It’s been a long summer in Chicago. We’ve been burning up since St. Patrick’s Day when temperatures hit 81F at O’Hare, marking it the warmest leprechaun celebration in 141 years.
I’m done with shorts, baseball and the beach. Bring on jeans, football and a pumpkin patch…and having my boys back in school.
When I ordered lunches for my youngest a few weeks ago, I noticed a major difference in the offerings. Descriptors such as whole grain, low fat and grass fed showed up all over the menu. Since last year, his parochial school has been compliant with federal regulations all public elementary schools must now follow regarding milk: all white milk must be either fat free or low fat and flavored milk can only be fat free. There are no stipulations on calories or sugar levels.
According to Julie Buric, vice president-marketing, Milk Processor Education Program (MilkPEP), “The nation’s milk processors have been hard at work over the past several years to lower the calories and sugar in school flavored milk, giving kids the taste they love while still maintaining all of its essential nutrients.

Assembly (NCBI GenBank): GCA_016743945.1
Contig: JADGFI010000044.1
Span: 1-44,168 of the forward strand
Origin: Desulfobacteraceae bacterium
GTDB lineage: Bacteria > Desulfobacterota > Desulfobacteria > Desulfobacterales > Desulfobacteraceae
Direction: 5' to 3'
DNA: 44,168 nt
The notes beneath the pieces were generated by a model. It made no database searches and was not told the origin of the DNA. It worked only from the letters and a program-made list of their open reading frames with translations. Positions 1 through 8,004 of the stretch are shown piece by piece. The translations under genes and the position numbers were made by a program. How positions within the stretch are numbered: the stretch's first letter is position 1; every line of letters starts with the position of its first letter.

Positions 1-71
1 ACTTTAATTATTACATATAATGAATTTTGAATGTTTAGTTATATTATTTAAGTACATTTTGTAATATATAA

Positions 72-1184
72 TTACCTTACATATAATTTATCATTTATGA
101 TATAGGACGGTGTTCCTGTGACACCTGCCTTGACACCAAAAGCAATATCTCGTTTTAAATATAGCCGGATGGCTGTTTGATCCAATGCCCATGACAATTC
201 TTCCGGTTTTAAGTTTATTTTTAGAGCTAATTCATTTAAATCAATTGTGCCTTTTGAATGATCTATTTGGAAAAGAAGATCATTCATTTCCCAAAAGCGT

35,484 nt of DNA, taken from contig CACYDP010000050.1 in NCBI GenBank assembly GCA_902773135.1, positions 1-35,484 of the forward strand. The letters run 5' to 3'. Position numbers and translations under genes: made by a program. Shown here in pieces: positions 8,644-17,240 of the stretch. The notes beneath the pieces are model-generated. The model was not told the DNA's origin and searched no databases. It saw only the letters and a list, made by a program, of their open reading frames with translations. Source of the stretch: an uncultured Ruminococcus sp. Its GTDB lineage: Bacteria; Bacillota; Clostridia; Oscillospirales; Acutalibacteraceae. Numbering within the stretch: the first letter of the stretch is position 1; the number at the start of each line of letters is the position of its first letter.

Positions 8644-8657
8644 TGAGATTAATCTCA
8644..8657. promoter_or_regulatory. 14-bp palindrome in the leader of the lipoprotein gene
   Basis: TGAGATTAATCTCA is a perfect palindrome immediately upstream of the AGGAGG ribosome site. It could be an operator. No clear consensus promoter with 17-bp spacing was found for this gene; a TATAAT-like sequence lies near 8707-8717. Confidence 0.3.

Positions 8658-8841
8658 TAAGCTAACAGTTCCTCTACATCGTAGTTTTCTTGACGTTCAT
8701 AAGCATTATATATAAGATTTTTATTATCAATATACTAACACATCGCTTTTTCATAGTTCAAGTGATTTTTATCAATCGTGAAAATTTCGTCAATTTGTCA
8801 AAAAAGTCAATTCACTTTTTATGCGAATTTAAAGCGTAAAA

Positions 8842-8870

“The average calories in school flavored milk have declined by more than 21% over the past five years and sugars have been cut dramatically--by 40%,” she says. “On average, school flavored milk now has 132 calories per serving.”
Milk processors: congratulations on a job well done!
It’s important that school administrators understand the role flavored milk can have in keeping kids consuming milk and the nine essential nutrients it provides. According to MilkPEP’s Annual School
Survey, milk consumption in schools declined for the third consecutive year, decreasing by more than 1% in just the last year alone. It is imperative that the choices offered to kids are delicious, which not only includes great-tasting flavor but also being served at refrigerated temperatures. Flavored milk is the most popular choice in school lunch rooms and research suggests students drink less milk when it is not offered --contributing to the detrimental decline in milk intake.
Buric says that for many moms, flavored milk on the menu represents an important choice for their kids. Four out of five moms (79%) believe kids need healthy choices at school, including chocolate milk.
This mom agrees.
To learn more about school milk, visit milkatschools.com.